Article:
Swiss Supermarket Discoveries Part IV: What to drink

What's New — By Sonja Holverson on August 9, 2010 at 1:08 am

Isostar L Carnitin Electrolyte tablets:image courtesy of

Swiss Drinks to Quench your Wanderlust Thirst

Electrolyte drinks will help you get uphill (even if it’s in the city, but certainly important in altitude). I recommend carrying a tube of IsoStar tablets (Coop supermarket) which you can mix with your bottled water either in a large cup or the entire bottle (1 tablet per liter). It also comes in a large can of powder or in liquid drink bottles, but the tablets are very convenient and you’ll have a choice with what you do with your water supply. You also buy it ready to drink. I guarantee that it will help you fly up those Alps!

For winter hiking, a good thermos with hot tea or coffee or just hot water and add what you like. If you overnight in a mountain refuge (cabin) they will fill your thermos with hot water the next morning.
The Swiss favorite for cold beverages is an unusual beverage that looks like soda pop or apple juice but is actually a carbonated soft drink created in 1952 made from whey (the watery liquid that separates from the curd when the Swiss milk is clotted, as when making Swiss cheese).

Rivella "Milk" Soft Drink: image courtesy of

Therefore it includes ingredients such as lactose, lactic acid and minerals. It is also sold in The Netherlands, Germany, Luxembourg, Austria, and the east of France. It was even once sold in the USA. But later it was discontinued in America from lack of interest.

Personally, I think it is more about Swiss patriotism than flavor. But you have to try it! Red Rivella is considered as the original version. Blue Rivella is a low calorie version of Red Rivella (diet-focused adaptation) and Green Rivella is aromatized with green tea extract (Zen-focused adaptation).

Henniez bottled water is the Swiss national water which is omnipresent. All locals and service persons secretly know the color codes and waitors never ask if you want gas or no gas – its’” do you want red (with gas) or blue (no gas) or green (light gas)?” Some Italian waters are not looked down such San Pelegrino which you can safely order or purchase (without social stignma( since there is a huge Italian population in Switzerland including the Swiss Italians. It is “gazeifee” (with gas).

San Pellegrino Italian Bubbly: image courtesy of

To your health! Image courtesy of

For still water there is always the French Evian just down the shoreline which is also culturally acceptable to the Swiss as least in the Lac Leman region (Lake Geneva)! Valser (from the Valais region) is also a Swiss water brand but has been purchased by Coca-Cola so that might make a difference in loyal Swiss customers’ attitudes.

If you need more of an energy burst than a thirst quencher, there are dozens of yoghurt based drinks of various forms with promises of miracles available on the Supermarket shelves.

End of a Swiss Day "L'aperitif": image coutesy of

Naturally, there are superb local Swiss wines and Swiss beers, but this might be best purchased at the end of the day when you have finished with your touring or hiking. Then you can get it cold if you like white wine (some supermarkets have cold wine and champagne refrigerators like Coop (even with splits of Veuve Cliquot that are lovely if you don’t want a full bottle).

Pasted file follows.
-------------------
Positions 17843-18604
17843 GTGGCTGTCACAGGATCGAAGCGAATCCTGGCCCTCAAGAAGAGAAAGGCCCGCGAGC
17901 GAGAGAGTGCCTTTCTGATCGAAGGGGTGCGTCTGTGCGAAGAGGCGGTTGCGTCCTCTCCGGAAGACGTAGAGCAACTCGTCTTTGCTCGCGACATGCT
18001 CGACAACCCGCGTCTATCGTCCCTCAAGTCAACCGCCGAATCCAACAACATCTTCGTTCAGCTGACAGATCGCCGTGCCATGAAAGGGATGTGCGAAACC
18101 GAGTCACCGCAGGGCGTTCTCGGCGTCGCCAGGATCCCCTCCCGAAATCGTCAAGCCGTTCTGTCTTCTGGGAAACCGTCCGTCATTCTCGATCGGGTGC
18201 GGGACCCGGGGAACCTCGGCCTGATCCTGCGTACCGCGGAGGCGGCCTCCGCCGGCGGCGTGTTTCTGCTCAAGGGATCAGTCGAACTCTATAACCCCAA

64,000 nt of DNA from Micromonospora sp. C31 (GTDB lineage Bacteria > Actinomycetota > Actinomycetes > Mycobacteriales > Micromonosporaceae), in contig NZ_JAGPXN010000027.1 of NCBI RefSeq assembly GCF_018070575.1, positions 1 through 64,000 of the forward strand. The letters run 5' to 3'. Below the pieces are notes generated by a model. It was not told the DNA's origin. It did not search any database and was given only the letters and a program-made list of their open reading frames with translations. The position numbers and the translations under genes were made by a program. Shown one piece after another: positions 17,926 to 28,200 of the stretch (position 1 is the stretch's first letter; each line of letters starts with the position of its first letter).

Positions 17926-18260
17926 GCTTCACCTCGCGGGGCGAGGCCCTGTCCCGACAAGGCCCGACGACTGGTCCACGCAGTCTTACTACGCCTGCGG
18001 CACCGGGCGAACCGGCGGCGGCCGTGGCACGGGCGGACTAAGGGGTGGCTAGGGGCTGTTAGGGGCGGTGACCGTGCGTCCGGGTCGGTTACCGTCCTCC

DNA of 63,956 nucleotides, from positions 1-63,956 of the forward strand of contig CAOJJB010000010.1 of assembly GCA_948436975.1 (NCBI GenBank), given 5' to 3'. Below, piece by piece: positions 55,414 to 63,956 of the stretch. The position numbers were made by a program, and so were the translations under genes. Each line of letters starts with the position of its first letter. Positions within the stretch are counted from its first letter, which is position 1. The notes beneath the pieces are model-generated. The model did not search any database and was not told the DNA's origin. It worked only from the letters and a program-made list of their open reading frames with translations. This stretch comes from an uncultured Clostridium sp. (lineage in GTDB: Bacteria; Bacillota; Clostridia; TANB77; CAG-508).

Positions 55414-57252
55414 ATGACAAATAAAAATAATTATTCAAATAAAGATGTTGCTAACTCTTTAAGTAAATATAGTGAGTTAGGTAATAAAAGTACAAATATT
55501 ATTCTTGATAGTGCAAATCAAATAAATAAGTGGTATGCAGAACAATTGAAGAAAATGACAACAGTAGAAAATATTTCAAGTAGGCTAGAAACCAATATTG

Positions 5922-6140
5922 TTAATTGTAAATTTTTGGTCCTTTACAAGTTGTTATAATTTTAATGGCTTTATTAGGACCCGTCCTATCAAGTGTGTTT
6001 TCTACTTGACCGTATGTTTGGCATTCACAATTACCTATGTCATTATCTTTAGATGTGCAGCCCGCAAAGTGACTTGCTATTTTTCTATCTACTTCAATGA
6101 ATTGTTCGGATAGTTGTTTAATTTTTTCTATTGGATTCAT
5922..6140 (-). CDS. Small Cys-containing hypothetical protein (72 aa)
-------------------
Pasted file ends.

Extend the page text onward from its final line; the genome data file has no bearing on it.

For purchasing wine in the supermarket (no alcohol is sold in Migros) there is a huge choice of local wines. But since many vineyards only produce small amounts, you may not find something specific such as from the Cave de la Cour Blondel Family or Les Freres Dubois winemakers which usually sell their bottles in their village of Cully near Lausanne. However, whatever you buy, you really cannot go wrong with any “Suisse Romande” wines and many are not at all expensive. Swiss wines from La Côte region and Lavaux are all excellent and you will rarely find them outside of Switzerland since they come from small exclusive winemakers (See Swiss Wine Tasting Discoveries in the Vineyards of Lavaux).

Lavaux Collection: image courtesy of Cave de la Cour Blondel Cully

There are dozens of Swiss beer brands, especially those made in the Swiss German speaking region but I will suggest some that are closer to this region. Cardinal, made in Fribourg, is a popular brand in “Suisse Romande” the (French speaking region) and there are several varieties. Cardinal Lager is mild, slightly bitter but with a decent aftertaste. It is refreshing and easy to drink although a bit watery. Cardinal Dunkelbier is fruitier and a bit sweet for some people. Cardinal Speciale is smooth, balanced but not very spicy and probably not as special as its name.

Cardinal Brewery Fribourg: image courtesy of

From Berne (the capital of Switzerland and not so far away) is the home of Baeregold Spezial (Baere refers to Bears, the emblem of the Canton of Berne where you find the live  bears in the pit in the old town. Baeregold Spezial is also fruity as well as “hoppy”, known as the “Gurten” flavor in German.



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Tags: America, Austria, Berne, Blondel, Cardinal, Coca-Cola, Denner, Evian, France, French, Geneva, Germany, Grocery Store, Henniez, Italian, Lausanne, Lavaux, Luxembourg, milk, Rivella, shopping, supermarket, Swiss, Swiss beers” “Swiss wines”, Switzerland, The Netherlands, USA, Veuve Cliquot, vineyards, winemakers, yoghurt, Zen, “French speaking region”, “La Cote”, “Lac Leman”, “Lake Geneva”, “Les Freres Dubois”, “soda pop”, “Suisse Romande”, “Swiss German speaking region”, “Swiss patriotism”


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